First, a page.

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Eucalyptus raises $30M in venture capital

By   /   Wednesday, April 18th, 2012  /   Comments Off on Eucalyptus raises $30M in venture capital

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Eucalyptus Systems has raised $30 million in fresh venture capital from the same firm that funded Netflix and Twitter, bringing the Goleta-based cloud computing software company’s total capital raised to date to $55.5 million.

Eucalyptus was founded in 2009 by a team of computer scientists led by UC Santa Barbara professor Rich Wolski. It makes open-source software for building private computing clouds that can interact with public clouds such as those provided by Amazon Web Services, or AWS. So-called hybrid clouds are useful for companies who need cloud computing to crunch large amounts of data but need some of that data kept behind their own walls for security reasons.

Menlo Park-based Institutional Venture Partners led the funding round, planting Steve Harrick on the Eucalyptus board of directors. Existing investors Benchmark Capital, BV Capital and New Enterprise Associates also joined in the funding round.

Eucalyptus CEO Marten Mickos, who encountered Institutional Venture Partners back when he was CEO of database firm MySQL, told the Business Times that the funding will go toward bolstering the current Eucalyptus headcount of 80. Eucalyptus opened an office in China last year and has seen an explosion of use of its software, Mickos said.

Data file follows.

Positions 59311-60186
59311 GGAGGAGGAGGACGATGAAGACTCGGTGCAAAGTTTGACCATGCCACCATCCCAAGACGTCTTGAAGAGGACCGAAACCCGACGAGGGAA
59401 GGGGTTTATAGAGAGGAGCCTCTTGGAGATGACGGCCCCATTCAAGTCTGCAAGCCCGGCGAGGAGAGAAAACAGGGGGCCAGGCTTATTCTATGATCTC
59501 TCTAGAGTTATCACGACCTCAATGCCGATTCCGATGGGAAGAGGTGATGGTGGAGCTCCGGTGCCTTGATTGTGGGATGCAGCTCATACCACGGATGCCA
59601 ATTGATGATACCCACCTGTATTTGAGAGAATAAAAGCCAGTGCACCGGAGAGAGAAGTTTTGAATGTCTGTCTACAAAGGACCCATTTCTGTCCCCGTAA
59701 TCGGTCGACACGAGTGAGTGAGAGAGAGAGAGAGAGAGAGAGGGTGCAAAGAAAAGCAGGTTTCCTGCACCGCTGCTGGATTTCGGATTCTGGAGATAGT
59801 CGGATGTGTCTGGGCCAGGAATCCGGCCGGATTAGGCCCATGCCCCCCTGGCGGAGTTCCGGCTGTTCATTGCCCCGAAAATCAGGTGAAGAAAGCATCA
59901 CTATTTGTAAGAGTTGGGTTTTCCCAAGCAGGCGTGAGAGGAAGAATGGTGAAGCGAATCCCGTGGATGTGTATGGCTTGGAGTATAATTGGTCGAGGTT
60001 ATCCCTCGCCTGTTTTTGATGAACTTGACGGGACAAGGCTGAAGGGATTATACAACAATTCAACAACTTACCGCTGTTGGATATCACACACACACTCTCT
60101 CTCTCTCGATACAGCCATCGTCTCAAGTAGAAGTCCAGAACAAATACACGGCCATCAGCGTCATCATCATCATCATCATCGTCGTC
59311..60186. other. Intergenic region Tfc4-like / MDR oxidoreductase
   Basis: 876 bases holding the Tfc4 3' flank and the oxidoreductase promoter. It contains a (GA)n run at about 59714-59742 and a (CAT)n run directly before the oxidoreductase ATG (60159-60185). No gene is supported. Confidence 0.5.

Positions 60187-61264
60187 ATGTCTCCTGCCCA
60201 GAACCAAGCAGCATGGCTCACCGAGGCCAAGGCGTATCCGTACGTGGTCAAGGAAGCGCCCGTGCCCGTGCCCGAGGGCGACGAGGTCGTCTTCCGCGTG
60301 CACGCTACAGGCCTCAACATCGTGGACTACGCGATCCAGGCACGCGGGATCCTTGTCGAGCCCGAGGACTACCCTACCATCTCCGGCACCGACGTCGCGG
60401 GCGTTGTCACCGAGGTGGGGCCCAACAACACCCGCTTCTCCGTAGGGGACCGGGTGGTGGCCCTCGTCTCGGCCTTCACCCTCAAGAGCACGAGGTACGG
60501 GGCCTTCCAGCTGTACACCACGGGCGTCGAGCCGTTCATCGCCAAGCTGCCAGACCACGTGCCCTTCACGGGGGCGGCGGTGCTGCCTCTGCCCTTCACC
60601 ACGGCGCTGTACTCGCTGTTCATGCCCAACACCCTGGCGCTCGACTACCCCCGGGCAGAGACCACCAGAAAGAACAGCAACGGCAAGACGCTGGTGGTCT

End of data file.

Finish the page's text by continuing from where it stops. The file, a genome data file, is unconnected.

“We have plenty of cash remaining from our previous round, but at the same time, we like to play for the long term and prepare for everything,” Mickos said. “For us to respond to that customer demand, especially in India and China and Europe, we need more people. Our customers are saying to us, ‘We are now deploying Eucalyptus around the world in our organization — are you ready to support us?’”

Eucalyptus got its start as a research project to tie together several private data centers at universities and the public AWS cloud to crunch massive amounts of weather data. By 2009, Wolski’s team decided to commercialize the product as open-source, meaning that a basic version is free, but a business-class version includes support services and consulting services from the team that designed the software.

The company’s current users include InterContinental Hotels Group and Raytheon and government customers such as NASA and the U.S. Department of Defense.

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